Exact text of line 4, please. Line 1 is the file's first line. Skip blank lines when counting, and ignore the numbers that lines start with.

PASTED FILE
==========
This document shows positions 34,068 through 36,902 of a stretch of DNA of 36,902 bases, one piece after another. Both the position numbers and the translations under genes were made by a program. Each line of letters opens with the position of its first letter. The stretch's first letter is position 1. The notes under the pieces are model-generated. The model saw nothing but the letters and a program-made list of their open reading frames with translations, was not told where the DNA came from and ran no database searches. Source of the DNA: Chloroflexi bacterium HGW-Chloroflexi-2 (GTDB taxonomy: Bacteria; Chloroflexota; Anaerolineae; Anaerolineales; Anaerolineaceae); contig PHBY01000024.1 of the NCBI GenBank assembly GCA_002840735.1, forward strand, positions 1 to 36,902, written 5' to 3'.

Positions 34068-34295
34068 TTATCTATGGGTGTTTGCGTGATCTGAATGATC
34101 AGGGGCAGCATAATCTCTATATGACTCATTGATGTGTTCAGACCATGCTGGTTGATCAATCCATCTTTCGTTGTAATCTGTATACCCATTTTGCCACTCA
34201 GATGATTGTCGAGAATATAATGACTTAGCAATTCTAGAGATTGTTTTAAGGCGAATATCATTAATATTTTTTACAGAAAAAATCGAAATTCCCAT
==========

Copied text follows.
34101 AGGGGCAGCATAATCTCTATATGACTCATTGATGTGTTCAGACCATGCTGGTTGATCAATCCATCTTTCGTTGTAATCTGTATACCCATTTTGCCACTCA